A requirement that’s been around in Wheeling for 40 years could be a thing of the past following Tuesday’s election.
Wheeling residents will vote on whether to eliminate an ordinance that requires two police officers to be in every police cruiser. Voters approved the requirement in 1972.
City Manager Robert Herron says Wheeling is the only city in the U.S. with such a requirement. He says it needs to be eliminated to give the police chief more flexibility.
“Wheeling is a very safe community but what we’re experiencing is vandalism, speeding in the neighborhoods, things of that nature,” Herron said. “We think that one-person cars certainly can go a long ways toward addressing that.”
Wheeling City Council has already backed the change. Herron says it was the 1972 city council that created the ordinance. He says there were apparently some concerns about reduction in the police force so council put the plan before voters to stop it.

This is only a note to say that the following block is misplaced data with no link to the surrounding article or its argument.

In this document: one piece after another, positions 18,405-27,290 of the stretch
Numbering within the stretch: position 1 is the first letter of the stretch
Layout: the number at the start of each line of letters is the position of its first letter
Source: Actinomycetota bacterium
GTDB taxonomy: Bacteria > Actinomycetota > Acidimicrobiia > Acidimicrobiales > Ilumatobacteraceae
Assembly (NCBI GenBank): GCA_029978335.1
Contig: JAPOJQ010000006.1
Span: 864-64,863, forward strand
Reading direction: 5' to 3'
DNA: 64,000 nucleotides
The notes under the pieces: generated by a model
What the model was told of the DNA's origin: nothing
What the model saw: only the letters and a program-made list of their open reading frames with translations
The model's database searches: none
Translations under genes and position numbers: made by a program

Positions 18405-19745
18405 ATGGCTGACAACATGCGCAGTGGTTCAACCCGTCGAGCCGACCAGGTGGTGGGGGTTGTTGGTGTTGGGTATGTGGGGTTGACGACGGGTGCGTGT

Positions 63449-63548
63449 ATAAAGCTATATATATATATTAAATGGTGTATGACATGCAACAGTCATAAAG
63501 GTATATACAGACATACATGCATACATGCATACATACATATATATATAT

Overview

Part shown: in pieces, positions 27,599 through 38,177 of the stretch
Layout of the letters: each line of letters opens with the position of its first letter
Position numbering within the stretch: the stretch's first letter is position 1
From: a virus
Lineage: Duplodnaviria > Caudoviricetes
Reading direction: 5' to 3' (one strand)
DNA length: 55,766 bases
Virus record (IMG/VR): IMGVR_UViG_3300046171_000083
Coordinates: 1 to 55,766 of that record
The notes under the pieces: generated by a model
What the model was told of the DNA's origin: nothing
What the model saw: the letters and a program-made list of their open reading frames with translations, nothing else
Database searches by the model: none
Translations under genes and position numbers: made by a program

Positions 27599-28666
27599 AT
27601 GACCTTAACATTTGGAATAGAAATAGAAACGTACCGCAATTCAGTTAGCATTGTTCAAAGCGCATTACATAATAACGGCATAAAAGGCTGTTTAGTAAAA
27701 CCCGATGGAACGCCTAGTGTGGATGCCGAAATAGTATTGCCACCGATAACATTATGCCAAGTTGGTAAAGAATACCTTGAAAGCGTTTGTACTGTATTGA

Herron says things have changed since then.
“There is no movement to reduce the size of the force. There’s not going to be any layoffs and we’re going to provide additional officer training,” he said.
Wheeling currently has a minimum requirement of six officers per shift. Herron says that means only three cruisers. He says police need to be in more places.
“If you have six officers per shift with one-person patrol cars then you have six cars out on the road and that automatically increases the exposure,” he said.
If voters repeal the two-cops per cruiser requirement the city will likely have to buy about three new cruisers.
Wheeling currently has approximately 80 police officers.